This makes the iPad Air seem a bit boring, but in the tablet space the feel of the device matters even more than a laptop, let alone a desktop. After the original iPad and slimmer 2, Retina graphics forced a bulking out of the design for the 3 and 4. iPad 5 feels like a near perfect implementation of the standard 9.7-inch screen iPad design. The thick bezel which, from the start, helped disguise the huge battery is finally gone. The weight is now just 1lb. People who’d switched away from the iPad to the mini or a Nexus 7 may be tempted back to the new form factor and new purchasers may take it much more seriously than before with prices starting at £399 for 16Gb/Wifi-only.
All that said, Apple isn’t taking any chances. The iPad 2 is retained in the line-up at £329 to keep a low(ish) price option, while the iPad mini has clearly benefited from a huge engineering focus.
Pessimists had feared an iPad mini with Retina graphics couldn’t ship until 2014 and that its specs - essentially the same as the iPad 2 - couldn’t match the 5.
In fact, Apple has delivered an iPad mini with Retina graphics and the 64bit A7 CPU with M7 motion coprocessor for this holiday season with exactly the same dimensions as the original iPad mini, albeit a tiny bit heavier. The price has also gone up - starting at £319 for 16Gb rising to £659 for a 128Gb model with Cellular data. To avoid entirely losing the low end market, the original iPad mini is retained with a slightly lower price point of £249.
This was not a Steve Jobs’ style presentation delighting in ‘one more thing’, some unexpected innovation to transform a market. The sudden switch to ‘free’ across the software could’ve been turned into that kind of coup de theatre, but Tim Cook declined to make any such play. This was formidable in simply the scale of the execution. Back from the brink of near bankruptcy, Apple was for a long time an exceptionally lean operation - delivering the first iPhone pulled engineers from OS X and forced delays to the latter’s updates, while processor updates such as Haswell could lag many months behind the PC market - the old Mac Pro being the post child for this.
By contrast, this presentation felt like the full force of that imminent new space-ship like Apple HQ, a well staffed, well run operation delivering to a clear direction and plan. The Christmas season is when Apple sells most products, so the production line has been shifted to get everything refreshed to hit that deadline.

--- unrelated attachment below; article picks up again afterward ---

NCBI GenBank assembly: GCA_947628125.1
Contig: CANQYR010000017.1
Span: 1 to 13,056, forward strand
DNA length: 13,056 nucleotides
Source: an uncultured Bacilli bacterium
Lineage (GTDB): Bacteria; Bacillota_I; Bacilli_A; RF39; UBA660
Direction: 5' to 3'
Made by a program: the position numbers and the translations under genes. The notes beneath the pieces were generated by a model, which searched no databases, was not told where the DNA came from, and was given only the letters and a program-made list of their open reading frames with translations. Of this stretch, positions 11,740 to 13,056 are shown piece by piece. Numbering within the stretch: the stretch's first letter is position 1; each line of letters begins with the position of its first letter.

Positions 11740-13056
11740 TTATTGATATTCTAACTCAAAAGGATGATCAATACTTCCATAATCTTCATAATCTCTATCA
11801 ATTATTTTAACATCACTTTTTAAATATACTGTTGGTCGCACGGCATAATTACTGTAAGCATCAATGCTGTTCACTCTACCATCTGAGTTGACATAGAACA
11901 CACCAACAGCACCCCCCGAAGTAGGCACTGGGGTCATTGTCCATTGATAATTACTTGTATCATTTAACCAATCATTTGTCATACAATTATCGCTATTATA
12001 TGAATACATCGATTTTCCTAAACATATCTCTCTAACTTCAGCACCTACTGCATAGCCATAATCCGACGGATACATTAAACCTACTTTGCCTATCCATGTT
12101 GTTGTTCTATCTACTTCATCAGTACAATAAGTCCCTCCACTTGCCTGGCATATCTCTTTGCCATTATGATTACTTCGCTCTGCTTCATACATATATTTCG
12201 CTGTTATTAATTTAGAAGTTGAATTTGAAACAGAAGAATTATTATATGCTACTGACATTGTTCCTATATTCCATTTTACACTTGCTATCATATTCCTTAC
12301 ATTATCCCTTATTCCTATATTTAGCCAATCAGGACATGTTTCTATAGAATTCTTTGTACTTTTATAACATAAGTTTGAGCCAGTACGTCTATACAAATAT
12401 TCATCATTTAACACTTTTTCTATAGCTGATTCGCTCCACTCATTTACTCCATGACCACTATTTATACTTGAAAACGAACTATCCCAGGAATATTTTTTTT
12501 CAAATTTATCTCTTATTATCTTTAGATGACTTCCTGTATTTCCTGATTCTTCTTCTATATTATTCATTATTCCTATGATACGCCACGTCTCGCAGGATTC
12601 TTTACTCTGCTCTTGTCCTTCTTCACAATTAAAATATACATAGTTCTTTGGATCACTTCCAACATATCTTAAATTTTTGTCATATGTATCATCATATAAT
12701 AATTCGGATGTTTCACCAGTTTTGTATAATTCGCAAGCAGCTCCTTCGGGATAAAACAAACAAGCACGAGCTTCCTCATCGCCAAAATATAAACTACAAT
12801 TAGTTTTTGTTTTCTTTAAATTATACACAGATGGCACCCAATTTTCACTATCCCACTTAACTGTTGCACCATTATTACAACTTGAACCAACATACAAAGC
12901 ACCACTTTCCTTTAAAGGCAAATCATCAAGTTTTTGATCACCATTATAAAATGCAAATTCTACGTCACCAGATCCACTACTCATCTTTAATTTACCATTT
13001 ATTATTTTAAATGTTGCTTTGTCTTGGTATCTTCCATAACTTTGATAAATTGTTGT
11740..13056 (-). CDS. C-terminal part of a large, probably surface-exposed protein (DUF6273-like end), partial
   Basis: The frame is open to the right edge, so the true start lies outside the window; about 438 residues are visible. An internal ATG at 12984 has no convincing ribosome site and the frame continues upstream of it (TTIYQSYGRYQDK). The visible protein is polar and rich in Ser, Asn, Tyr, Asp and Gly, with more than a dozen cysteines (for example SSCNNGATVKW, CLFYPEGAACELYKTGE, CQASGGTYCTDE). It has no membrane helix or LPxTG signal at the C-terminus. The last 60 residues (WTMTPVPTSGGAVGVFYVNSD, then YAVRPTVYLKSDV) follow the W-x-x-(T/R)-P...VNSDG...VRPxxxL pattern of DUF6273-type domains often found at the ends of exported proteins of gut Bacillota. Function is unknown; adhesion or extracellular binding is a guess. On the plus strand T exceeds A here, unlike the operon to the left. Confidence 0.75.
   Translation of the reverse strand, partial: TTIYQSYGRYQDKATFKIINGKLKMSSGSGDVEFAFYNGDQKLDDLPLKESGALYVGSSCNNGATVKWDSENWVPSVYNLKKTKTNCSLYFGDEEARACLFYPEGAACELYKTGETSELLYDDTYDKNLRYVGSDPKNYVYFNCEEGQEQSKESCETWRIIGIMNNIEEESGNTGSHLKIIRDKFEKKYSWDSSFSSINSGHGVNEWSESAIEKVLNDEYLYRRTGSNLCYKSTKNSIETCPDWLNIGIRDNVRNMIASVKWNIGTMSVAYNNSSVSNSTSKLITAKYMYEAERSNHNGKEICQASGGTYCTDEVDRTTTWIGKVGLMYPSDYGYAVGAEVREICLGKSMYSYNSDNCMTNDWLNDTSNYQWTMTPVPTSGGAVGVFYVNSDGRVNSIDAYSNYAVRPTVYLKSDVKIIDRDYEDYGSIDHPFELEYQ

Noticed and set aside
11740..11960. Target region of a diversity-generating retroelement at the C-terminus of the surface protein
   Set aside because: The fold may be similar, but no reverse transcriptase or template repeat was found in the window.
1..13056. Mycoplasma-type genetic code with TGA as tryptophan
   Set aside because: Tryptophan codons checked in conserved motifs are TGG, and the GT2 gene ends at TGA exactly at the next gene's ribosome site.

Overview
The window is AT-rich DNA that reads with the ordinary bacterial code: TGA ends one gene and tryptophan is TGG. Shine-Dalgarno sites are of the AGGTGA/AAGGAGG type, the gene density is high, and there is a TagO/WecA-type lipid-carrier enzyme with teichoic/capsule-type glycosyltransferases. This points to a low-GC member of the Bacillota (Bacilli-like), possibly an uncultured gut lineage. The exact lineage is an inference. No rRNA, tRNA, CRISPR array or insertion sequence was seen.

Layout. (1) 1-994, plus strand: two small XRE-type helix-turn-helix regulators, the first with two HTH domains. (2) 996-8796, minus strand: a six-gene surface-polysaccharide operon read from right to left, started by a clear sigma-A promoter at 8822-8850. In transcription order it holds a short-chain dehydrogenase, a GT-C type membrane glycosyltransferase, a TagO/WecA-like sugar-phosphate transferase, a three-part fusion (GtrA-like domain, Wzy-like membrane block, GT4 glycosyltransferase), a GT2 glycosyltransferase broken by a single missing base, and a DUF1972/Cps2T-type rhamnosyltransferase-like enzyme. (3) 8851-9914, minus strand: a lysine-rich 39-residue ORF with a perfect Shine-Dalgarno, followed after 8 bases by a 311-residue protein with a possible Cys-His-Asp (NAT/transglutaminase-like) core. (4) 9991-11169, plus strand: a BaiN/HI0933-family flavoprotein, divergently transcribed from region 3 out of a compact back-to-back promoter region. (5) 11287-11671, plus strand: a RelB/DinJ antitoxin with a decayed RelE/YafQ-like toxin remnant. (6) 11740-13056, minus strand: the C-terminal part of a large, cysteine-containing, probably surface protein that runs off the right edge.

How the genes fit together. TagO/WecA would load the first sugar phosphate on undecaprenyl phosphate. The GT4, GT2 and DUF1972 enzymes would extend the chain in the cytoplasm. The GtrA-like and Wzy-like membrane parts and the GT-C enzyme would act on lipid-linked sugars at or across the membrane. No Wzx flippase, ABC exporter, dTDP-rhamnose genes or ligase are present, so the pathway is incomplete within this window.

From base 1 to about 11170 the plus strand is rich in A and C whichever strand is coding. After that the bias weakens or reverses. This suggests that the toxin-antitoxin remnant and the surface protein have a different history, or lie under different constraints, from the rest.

The most interesting proof point of this long term strategic approach is the pro line-up. Was the decision to radically rework Final Cut Pro, so intensely annoying FCP7 users, made as the first step in a strategy to deliver a robust NLE partner for the Mac Pro precisely timed to the moment when 4K started to become a practical reality? As Adobe makes its own bold move with the shift to subscription-based services, Apple is well placed to pick-up Premiere malcontents, particularly if third-party companies re-engineers their apps to exploit Mavericks and the Mac Pro architecture.
In the consumer space, the new iPads and the retention of the older models to cover more price-points look a formidable proposition for Christmas. Rumours of a Surface-type keyboard didn’t pan out, but the new iPad Air form factor is likely fixed for a few years now and third-parties will be quick to adapt with new peripherals. Apple itself now has a ‘free’-ish Office suite that runs across Mac, iOS and even PC (via browser) that has a single file structure and impressive collaboration features. By the time Microsoft finally delivers a touch-friendly Office for iPad next year, Apple is well positioned with its own proposition.
To go back to the start of the presentation, CEO Tim Cook inevitably played up the usual impressive stats, including the biggest ever iPhone launch (9 million sold in the first weekend), 200 million downloads for iOS 7, a million apps in the App Store, 60 billion downloads generating 13 billion dollars of revenue for developers. All of this underpinned his claim about Apple’s clear direction making the world’s best products and a jab at competitors who first chased the netbook market and were now busy trying to turn PCs into tablets ‘cough’ Microsoft Surface. On this evidence, Apple’s strategy is still paying off. Watching 4K being imported onto a Surface at Microsoft’s press conference was entertaining, 4K on a Mac Pro is an entirely different proposition…